Floyd, Beulah and Rose Baird, and Adam Richetti decided to return to Oklahoma. They purchased a car and began the trip west with Floyd driving. He ran into a tree and the women took the car into town for repairs. Policed alerted the FBI and Richetti was captured first. In 1984, Chester Smith, the sharpshooter who wounded Floyd, claimed that Melvin Purvis, leader of the FBI contingency, questioned Floyd briefly and then shot him at point blank range. This controversial statement has not been verified or proven. Pretty Boy Floyd died about 15 minutes after the first shot, before reaching the hospital.

“Every crime in Oklahoma was added to his name.” – Woody Guthrie’s song about Pretty Boy Floyd

“A bank robber in Los Angeles told the clerk not to give him cash, but to deposit the money in his checking account.” – Bill Bryson

“There’s just more targets out there for bank robbers to hit.” – Frank Bochte

“There’s been quite a few serial bank robbers. But there are now none that haven’t been caught.” – Ricky Roll

Also on this day:
When the World Was New – In 4004 BC, the world was created – according to the math.
Where Is He? – In 1844, Jesus Christ did not return to Earth.

When the World Was New

Posted in History by patriciahysell on October 22, 2010
The Earth

The planet as seen from space.

October 22, 4004 BC: As evening approaches, the world is created, according to James Ussher. Bishop Ussher was born in Dublin, Ireland in 1581 into a family of wealth. He entered the newly founded Trinity College at the age of 13, receiving his degree four years later. In 1602 he was ordained as a deacon in the Church of Ireland. He went on to become chancellor of St. Patrick’s Cathedral.

Ussher went to England in 1619 and there met James I who is the namesake of the King James Bible. King James named Ussher as Bishop of Meath. Ussher became more and more interested in scholarly work. He was relieved of church duties in order to pursue his scholastic quest from 1623 to 1626.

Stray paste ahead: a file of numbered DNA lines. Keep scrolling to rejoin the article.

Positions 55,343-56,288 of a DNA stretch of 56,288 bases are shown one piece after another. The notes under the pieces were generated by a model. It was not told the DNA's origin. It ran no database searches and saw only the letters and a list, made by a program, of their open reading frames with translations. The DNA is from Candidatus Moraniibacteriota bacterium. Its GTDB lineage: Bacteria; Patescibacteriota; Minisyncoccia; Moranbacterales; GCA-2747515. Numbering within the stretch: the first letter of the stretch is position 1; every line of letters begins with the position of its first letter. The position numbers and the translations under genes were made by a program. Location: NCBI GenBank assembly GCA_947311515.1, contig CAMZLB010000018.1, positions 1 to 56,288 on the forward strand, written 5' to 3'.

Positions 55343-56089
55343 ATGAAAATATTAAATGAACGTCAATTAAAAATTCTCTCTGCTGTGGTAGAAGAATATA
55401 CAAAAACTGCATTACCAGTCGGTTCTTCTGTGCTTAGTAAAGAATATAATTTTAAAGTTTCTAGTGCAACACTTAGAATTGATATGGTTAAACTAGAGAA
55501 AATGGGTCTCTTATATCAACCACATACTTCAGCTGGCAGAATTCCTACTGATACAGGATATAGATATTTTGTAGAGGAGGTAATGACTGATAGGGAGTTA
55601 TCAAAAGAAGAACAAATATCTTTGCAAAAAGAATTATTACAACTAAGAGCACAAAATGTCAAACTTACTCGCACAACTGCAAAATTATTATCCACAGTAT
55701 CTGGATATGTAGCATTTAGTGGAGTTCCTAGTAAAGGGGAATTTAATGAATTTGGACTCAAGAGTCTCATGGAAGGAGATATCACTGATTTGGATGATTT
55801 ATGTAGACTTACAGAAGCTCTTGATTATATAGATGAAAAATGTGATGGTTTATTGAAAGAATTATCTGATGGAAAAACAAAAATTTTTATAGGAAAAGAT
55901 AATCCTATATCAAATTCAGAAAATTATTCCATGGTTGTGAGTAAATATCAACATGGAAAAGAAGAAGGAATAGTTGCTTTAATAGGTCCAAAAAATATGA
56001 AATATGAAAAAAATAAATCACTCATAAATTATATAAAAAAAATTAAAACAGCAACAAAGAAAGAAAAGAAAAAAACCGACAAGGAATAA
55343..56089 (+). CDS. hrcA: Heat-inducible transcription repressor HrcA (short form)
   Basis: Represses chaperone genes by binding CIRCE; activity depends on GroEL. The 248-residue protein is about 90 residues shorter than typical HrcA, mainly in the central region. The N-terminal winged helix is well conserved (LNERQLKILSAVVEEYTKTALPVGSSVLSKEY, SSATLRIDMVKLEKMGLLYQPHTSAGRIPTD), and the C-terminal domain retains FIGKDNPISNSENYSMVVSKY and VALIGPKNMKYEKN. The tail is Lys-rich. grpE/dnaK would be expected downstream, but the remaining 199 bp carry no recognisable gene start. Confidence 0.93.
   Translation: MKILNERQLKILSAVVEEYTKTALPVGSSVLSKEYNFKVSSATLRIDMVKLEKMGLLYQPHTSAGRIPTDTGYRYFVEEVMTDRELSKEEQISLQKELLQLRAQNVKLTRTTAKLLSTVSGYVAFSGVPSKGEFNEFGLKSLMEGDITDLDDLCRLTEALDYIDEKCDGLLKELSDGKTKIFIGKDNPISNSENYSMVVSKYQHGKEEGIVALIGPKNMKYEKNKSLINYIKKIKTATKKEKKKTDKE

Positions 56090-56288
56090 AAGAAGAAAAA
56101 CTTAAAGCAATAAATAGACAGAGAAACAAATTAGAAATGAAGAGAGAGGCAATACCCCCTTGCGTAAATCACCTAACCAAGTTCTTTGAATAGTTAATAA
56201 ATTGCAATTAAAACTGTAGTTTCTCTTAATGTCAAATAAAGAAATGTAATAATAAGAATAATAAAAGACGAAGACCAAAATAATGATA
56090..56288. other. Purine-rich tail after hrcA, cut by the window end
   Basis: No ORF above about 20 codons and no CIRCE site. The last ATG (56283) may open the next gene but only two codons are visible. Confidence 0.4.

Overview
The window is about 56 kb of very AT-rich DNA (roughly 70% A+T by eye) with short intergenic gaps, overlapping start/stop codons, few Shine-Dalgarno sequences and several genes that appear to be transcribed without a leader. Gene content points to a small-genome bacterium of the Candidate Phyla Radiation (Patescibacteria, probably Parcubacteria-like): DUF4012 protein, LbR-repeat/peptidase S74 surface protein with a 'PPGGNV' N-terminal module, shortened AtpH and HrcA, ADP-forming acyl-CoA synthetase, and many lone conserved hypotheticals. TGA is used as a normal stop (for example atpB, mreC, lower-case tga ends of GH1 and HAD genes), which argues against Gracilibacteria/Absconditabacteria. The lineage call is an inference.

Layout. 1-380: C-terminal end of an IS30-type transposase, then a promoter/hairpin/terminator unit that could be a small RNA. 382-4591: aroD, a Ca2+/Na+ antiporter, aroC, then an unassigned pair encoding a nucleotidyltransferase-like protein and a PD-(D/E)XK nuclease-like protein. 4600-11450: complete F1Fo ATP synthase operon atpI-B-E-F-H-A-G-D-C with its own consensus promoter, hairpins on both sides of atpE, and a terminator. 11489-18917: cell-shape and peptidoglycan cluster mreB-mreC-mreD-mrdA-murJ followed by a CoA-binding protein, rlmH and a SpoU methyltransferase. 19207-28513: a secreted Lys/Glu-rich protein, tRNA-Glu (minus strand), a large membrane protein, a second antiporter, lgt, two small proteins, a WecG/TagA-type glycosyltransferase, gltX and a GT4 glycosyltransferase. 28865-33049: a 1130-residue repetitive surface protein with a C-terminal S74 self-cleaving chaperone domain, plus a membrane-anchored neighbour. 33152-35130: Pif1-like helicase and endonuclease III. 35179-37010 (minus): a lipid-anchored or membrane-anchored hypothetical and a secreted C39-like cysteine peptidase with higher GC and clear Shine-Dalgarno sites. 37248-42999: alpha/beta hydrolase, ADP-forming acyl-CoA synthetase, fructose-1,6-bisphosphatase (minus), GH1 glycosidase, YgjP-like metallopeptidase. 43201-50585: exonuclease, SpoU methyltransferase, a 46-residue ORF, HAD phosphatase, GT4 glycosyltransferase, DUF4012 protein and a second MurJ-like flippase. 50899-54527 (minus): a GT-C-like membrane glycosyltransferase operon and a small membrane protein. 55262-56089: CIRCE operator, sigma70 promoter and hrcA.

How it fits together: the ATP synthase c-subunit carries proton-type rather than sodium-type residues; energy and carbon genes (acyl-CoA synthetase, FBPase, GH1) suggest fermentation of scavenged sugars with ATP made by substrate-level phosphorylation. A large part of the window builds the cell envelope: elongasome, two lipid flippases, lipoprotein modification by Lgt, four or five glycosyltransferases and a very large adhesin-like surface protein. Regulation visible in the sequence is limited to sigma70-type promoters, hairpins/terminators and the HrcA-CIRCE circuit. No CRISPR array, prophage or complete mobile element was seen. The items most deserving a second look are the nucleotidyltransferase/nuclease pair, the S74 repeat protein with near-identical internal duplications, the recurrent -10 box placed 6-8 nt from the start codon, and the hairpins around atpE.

Ussher, like several others scholars before him, including the Venerable Bede, attempted to date the age of the Earth via accounts in the Bible. He published a book entitled in translation “Annals of the Old Testament, deduced from the first origins of the world” in 1650. Ussher and John Lightfoot, who published a similar work, have a calendar of events that led to the same conclusion.

As night fell on the day prior to October 23, 4004 BC, the world was created. Noah’s ark floated in 2348 BC and Abraham was talking with Yahweh in 1921 BC. Moses led the Jews from Egypt in 1491 BC and the Temple of Jerusalem was founded in 1012 BC. Jerusalem was destroyed by the Babylonians in 586 BC and Jesus Christ himself was born in the year 4 BC. The reason that Ussher’s calendar of events survives with such prominence is that it was included in the preface to the King James Bible.

“In the beginning God created the heavens and the earth.” – first words of the Bible

“The beginning is the most important part of any work, especially in the case of a young and tender thing; for that is the time at which the character is being formed and the desired impression is more readily taken.” – Plato

“It’s a wonderful feeling when you discover some evidence to support your beliefs.” – unknown

“Dogma does not mean the absence of thought, but the end of thought.” – G.K. Chesterton

Also on this day, in 1844, after even more ciphering, Mr. Miller was disappointed when Jesus Christ failed to return to Earth.